By the summer of 2001, Ivanišević was ranked the world No. 125. This was not sufficient to earn him an automatic place in the main draw at Wimbledon but, given his past record as a three-time runner-up, he was awarded a wild card for entry into the singles draw. He defeated former and future world No. 1 players Carlos Moyá, Andy Roddick and Marat Safin as well as Fredrik Jonsson and Greg Rusedski to reach the semifinal, beating home favourite Tim Henman in a five-set, rain-affected semifinal played over three days, considered a classic. With the win, he set up a match with the previous year's runner-up and former US Open champion Patrick Rafter. It was Ivanišević's first singles final since 1998. In a match lasting over three hours, Ivanišević defeated Rafter 6–3, 3–6, 6–3, 2–6, 9–7. Two months shy of his 30th birthday, Ivanišević became the lowest-ranked player and the first wild card entry to win Wimbledon. To date, he is the only male entrant to have won a Grand Slam singles title as a wild card. His Wimbledon success was rated sixteenth at the list of 100 Greatest Sporting Moments by a British television programme.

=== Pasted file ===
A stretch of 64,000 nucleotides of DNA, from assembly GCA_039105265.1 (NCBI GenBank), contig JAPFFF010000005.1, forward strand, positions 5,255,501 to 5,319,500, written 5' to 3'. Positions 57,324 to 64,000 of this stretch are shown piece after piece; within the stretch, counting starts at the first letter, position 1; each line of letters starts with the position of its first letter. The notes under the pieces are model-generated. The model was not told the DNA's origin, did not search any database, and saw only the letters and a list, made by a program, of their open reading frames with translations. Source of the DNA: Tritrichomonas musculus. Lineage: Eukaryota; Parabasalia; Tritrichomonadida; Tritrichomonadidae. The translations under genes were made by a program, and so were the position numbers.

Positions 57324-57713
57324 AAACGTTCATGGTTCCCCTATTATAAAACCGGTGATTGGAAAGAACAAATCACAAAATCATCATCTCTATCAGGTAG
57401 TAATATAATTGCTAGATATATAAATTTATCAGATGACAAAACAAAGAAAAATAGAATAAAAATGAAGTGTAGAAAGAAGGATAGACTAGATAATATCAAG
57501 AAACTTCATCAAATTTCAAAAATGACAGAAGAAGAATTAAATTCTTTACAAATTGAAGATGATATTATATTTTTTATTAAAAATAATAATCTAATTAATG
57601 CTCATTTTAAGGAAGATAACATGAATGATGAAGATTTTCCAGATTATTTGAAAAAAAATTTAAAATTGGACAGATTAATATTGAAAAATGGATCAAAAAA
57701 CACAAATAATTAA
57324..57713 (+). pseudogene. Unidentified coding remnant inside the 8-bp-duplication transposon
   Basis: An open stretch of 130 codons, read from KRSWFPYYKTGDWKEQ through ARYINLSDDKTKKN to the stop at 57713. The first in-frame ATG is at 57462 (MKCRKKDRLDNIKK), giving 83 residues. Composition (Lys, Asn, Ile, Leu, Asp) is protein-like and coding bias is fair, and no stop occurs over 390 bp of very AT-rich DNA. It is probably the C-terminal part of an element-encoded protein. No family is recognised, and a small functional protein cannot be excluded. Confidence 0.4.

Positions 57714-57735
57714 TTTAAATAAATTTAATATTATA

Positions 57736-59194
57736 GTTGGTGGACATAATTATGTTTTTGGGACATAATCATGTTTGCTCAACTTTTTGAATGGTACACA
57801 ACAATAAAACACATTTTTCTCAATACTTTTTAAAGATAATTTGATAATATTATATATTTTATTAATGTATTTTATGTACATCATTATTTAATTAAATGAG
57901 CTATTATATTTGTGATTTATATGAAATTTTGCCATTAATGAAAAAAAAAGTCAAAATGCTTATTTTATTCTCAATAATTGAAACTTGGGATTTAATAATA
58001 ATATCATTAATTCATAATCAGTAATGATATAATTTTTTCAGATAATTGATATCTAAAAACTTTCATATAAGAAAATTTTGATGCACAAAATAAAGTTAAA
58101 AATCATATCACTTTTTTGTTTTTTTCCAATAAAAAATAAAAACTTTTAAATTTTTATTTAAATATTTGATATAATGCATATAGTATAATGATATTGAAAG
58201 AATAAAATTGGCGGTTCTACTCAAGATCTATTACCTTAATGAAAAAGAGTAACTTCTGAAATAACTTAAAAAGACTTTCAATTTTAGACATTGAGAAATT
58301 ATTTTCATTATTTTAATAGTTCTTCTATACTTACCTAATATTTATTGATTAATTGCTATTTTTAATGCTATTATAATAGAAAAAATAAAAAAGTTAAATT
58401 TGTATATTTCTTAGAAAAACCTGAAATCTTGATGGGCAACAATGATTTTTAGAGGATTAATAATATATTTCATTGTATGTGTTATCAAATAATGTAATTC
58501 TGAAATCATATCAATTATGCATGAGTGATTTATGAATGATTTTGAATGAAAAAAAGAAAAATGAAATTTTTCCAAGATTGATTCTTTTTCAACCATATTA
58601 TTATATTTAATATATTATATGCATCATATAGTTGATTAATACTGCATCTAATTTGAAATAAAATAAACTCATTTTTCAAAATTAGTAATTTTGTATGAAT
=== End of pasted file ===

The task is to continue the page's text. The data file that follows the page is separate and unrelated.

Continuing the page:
On 10 July 2001, Ivanišević received a hero's welcome in his home city of Split where a crowd of over 150,000 led by local and state dignitaries greeted him at the central harbor, with a parade of boats and fireworks, topped off by Ivanišević himself taking off his clothes and jumping into the sea. Later that year he received the BBC Overseas Sports Personality of the Year Award.
The 2001, Wimbledon title was the last grand slam (individual) win of Ivanišević's career. He temporarily retired in 2002 due to shoulder surgery. He returned to tennis sparingly in the following years but, in 2004, retired after a third-round loss to Lleyton Hewitt at Wimbledon, held on the Centre Court, the scene of his greatest triumph.
Ivanišević played football for the Croatian team Hajduk Split in 2001. A supporter of English team West Bromwich Albion, he became a fan after the Midland club's escape from Premiership relegation in 2005. He wore an Albion shirt whilst warming up prior to the 2006 BlackRock Masters final and finally watched his first match in December 2011, as West Bromwich Albion played Queens Park Rangers at Loftus Road.